Monday, June 6, 2011

Backyard Solar System

We are currently learning about the Solar System, and this was a fun and easy activity I wanted to share with you.

It was quick to pull together, cost nothing, and gave us a tangible idea of the relative size of the planets and their relative distances from the sun and each other. (FYI, I am including Pluto as a planet in all of our Solar System activities. Some scientists still go back and forth on whether or not it's a planet, so I've decided that we're going to be old school and consider it one.)

What you need:
  • 9 round objects with the following diameters. (You can use balls, marbles, fruit, whatever you have on hand. If you don't have things with these exact diameters, just ball-park it. That's what we had to do for Uranus and Neptune. For Saturn we made a super-quick model out of butcher paper because I nothing else even close to that size. I had used our only large ball for Jupiter.)
Mercury: 1½"
Venus: 3¾"
Earth: 3 7/8"
Mars: 2"
Jupiter: 44¼" 
Saturn: 37 1/8"
Uranus: 16"
Neptune: 15¼"
Pluto: ¾"
  • A large space approximately 100 ft. long


What You Do:
  • Explain to your children that your planet models are not accurate in terms of colors and markings, but that the purpose of this activity is to give them a general idea of how big and small the planets are compared to each other and an idea of how far apart they are from each other. (The concept of "relative" was a hard one for my 5 and 7 year old to grasp. I also made sure they understood that the planets are not really the size of these objects but are bigger than we can even imagine.)
  • Line the planets up in their order from the sun. Place them right next to each other so that your child can really see how they compare to each other in size. (See above photo.)
  • Now pick up the planets, distribute them among you and your children and get ready to walk with them! Laundry baskets are helpful for toting all of those balls and pieces of fruit. :)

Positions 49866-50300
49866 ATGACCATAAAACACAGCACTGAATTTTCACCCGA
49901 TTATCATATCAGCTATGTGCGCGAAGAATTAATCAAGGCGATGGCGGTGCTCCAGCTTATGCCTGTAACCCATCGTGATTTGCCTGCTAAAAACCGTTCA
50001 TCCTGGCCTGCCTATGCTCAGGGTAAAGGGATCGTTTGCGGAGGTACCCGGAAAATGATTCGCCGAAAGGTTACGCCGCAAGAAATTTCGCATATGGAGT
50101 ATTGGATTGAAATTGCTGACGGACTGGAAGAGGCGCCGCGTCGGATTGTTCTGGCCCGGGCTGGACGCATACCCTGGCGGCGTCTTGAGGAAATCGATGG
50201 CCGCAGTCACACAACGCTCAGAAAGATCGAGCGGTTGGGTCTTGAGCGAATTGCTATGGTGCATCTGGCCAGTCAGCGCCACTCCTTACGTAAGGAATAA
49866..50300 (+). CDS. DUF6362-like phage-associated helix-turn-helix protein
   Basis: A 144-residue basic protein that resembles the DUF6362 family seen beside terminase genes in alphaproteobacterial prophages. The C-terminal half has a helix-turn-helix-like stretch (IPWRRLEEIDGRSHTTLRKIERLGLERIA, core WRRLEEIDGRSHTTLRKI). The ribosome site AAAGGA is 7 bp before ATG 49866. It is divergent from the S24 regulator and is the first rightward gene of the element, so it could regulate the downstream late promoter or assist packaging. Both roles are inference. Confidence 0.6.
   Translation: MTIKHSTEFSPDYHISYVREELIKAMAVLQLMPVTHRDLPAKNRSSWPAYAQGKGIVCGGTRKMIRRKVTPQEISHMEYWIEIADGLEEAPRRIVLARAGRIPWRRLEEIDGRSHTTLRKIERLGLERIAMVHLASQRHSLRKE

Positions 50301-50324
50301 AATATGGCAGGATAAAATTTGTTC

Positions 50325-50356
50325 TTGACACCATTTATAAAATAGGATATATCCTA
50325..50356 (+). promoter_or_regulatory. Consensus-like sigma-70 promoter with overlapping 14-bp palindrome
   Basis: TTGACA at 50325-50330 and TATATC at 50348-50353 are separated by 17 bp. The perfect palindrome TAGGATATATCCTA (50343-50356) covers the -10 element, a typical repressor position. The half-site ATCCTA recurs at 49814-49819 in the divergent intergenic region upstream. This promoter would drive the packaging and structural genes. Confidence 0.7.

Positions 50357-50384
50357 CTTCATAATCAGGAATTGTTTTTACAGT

• Choose something (or someone) to be the sun. I wanted us to really get a grasp of how large the sun was compared to the earth, so I chose our house to be the sun.
  • Start at your designated sun and take one step away from it. Lay down Mercury.
  • From Mercury, take 1 more step. Lay down Venus.
  • From Venus, take 1/2 step. Lay down Earth.
  • From Earth, take 1 1/2 steps. Lay down Mars.
  • From Mars, take 9 steps. Lay down Jupiter.
  • From Jupiter, take 11 steps. Lay down Saturn.
  • From Saturn, take 25 steps. Lay down Uranus.
  • From Uranus, take 27 steps. Lay down Neptune.
  • From Neptune, take 24 steps. Lay down Pluto.
  • Now go back to the sun and "walk the planets", having your child name them as you go. Have them take a look at the distances and talk about how close together some planets are and how far apart others are. 
  • You can also point out the inner planets (Mercury, Venus, Earth, Mars) and outer planets (Jupiter, Saturn, Uranus, Neptune, Pluto). You can also lay down several rocks to represent the asteroid belt that lies between the orbits of Mars and Jupiter.


Stepping off the distance between the planets



Sweet Pea and Neptune



It's a long way from Jupiter to Uranus.

This Solar System activity is not to scale, although it did give us somewhat of a feel for planet sizes and distances from the sun. 

However this activity is to scale. I hope to do it at some point during our unit after we find a large enough area for it. I'll let you know when we do!

I will be sharing more Solar System fun in the coming weeks.

Have a great week!




3 comments:

  1. Fun learning activity! I remember doing something similar with my sons using felt "planets". We attached the planets to the siding of our house, showing their relative sizes, distances from the sun, and distances from each other. Actually,I like your activity better because its more kinesthetic.

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  2. Thanks ladies for your kind comments.
    Sara, I like the idea of felt planets...I might try to make some if I can find the time.

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